Sacropelvic fixation: techniques and complications

Spine (Phila Pa 1976). 2010 Dec 1;35(25):2245-51. doi: 10.1097/BRS.0b013e3181f5cfae.


Study design: Literature-based topic review.

Objective: To review the indications and techniques for different sacropelvic fixation methods and to outline important associated complications.

Summary of background data: Despite all the advances and new developments in spinal instrumentation techniques, fixation at the lumbosacral junction continues to be one of the important challenges to spine surgeons. The poor bone quality of the sacrum, the complex regional anatomy, and the tremendous biomechanical forces at the lumbosacral junction contribute to the high rates of instrumentation-related problems. Although many techniques for sacropelvic fixation have been attempted, only a few are still widely used because of the high rate of complications associated with some of those techniques.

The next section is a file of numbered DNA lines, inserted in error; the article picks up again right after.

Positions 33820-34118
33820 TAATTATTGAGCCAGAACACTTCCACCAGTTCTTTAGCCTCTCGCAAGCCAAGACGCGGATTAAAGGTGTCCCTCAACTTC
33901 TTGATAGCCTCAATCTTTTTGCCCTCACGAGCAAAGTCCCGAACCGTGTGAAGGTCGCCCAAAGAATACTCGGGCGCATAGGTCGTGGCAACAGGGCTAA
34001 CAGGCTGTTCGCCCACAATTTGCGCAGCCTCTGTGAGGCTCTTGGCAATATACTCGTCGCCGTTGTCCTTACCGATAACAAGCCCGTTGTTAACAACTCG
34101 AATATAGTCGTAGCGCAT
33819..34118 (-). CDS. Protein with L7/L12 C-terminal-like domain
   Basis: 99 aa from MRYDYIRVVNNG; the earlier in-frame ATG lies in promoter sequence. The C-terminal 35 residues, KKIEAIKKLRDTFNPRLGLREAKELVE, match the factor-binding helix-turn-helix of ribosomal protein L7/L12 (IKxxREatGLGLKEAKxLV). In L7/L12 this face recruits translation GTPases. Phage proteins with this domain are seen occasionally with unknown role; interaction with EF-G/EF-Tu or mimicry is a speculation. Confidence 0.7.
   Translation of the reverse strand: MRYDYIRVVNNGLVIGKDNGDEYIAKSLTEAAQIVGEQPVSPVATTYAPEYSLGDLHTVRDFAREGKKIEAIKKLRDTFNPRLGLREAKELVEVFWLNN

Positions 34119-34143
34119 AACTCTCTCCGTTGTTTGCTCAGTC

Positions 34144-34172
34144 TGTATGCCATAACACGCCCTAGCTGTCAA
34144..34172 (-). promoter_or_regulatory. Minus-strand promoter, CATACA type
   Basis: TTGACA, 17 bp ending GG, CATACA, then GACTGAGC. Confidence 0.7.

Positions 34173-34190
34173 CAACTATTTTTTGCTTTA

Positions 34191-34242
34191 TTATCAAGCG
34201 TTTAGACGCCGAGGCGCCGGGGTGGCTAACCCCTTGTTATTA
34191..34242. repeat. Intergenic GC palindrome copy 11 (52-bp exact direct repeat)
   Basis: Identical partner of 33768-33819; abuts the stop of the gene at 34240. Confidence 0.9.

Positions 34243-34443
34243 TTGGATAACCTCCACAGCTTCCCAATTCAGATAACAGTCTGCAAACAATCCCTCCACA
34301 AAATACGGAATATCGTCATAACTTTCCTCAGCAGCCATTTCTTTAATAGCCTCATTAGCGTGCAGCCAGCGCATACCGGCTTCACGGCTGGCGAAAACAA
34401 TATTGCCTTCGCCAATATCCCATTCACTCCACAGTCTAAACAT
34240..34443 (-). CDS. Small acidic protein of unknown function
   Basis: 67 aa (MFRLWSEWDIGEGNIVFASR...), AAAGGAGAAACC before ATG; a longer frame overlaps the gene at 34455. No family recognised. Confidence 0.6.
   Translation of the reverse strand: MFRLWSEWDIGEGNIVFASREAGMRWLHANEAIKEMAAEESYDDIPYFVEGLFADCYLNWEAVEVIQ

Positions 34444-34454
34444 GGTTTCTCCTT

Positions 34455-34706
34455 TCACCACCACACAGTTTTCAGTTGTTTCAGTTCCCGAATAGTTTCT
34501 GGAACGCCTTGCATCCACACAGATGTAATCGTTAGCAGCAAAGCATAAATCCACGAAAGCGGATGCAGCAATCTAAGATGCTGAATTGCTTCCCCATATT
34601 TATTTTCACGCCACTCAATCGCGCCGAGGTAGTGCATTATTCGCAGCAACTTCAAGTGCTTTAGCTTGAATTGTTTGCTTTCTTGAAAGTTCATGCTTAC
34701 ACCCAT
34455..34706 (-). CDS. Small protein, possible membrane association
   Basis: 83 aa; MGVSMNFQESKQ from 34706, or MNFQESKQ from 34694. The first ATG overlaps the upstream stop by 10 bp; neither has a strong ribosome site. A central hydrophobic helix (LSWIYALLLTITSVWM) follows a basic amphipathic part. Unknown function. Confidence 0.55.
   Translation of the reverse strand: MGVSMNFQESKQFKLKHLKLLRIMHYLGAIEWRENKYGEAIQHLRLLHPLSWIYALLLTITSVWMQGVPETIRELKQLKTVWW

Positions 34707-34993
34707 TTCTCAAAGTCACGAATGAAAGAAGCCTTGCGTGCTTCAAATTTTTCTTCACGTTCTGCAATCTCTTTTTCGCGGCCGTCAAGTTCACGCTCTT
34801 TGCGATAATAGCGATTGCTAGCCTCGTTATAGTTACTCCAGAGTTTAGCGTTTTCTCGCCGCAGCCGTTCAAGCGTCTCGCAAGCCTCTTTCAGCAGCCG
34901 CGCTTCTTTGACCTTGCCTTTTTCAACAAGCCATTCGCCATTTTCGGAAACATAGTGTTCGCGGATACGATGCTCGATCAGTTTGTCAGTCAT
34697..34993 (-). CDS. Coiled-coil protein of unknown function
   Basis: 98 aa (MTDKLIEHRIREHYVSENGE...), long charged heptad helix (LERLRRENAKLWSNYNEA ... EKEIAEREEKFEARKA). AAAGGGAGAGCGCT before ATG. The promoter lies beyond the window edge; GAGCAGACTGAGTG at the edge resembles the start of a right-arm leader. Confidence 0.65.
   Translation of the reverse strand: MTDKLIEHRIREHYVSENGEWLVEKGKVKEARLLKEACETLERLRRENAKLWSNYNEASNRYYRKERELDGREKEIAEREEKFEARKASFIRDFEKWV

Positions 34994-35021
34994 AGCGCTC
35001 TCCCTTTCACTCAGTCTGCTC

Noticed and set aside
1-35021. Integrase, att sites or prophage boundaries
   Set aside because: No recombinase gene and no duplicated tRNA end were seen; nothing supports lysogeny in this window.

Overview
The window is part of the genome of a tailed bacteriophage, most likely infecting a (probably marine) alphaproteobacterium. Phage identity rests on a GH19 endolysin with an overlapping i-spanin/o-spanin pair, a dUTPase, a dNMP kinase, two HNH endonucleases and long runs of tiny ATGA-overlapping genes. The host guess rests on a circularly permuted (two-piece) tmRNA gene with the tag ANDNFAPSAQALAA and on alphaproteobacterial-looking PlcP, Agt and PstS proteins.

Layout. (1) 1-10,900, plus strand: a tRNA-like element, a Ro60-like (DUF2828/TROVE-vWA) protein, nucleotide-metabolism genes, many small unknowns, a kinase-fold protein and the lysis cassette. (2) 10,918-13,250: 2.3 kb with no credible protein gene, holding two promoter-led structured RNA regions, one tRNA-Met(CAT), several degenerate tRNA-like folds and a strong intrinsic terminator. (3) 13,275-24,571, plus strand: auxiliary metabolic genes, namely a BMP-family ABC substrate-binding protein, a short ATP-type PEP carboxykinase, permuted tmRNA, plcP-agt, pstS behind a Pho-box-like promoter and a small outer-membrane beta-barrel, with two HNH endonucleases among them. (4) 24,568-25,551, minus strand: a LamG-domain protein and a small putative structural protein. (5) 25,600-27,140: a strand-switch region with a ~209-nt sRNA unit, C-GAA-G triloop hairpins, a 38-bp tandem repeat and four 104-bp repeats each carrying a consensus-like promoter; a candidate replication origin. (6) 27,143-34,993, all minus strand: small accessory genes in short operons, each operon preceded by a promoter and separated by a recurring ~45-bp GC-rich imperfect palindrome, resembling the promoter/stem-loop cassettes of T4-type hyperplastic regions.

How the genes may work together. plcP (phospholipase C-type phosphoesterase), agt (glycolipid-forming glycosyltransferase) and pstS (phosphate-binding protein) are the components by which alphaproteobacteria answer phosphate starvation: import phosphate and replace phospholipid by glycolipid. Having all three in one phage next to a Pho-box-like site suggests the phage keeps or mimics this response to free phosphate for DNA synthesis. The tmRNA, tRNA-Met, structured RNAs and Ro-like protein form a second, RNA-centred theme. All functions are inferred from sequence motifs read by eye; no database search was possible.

Methods: Review of literature and expert opinion.

Conclusion: There are many indications for sacropelvic fixation. Long fusions to the sacrum are the most common reasons for extending the instrumentation to the pelvis. Spinal surgeons performing complex spinal reconstruction should be familiar with the currently available techniques, including their potential risks and complications. Surgical treatment decisions should be based on an individual patient's anatomy and abnormalities, and on the surgeon's experience.

Publication types

  • Review

MeSH terms

  • Arthrodesis / adverse effects
  • Arthrodesis / instrumentation
  • Arthrodesis / methods*
  • Bone Screws
  • Humans
  • Pelvis / surgery*
  • Sacrum / surgery*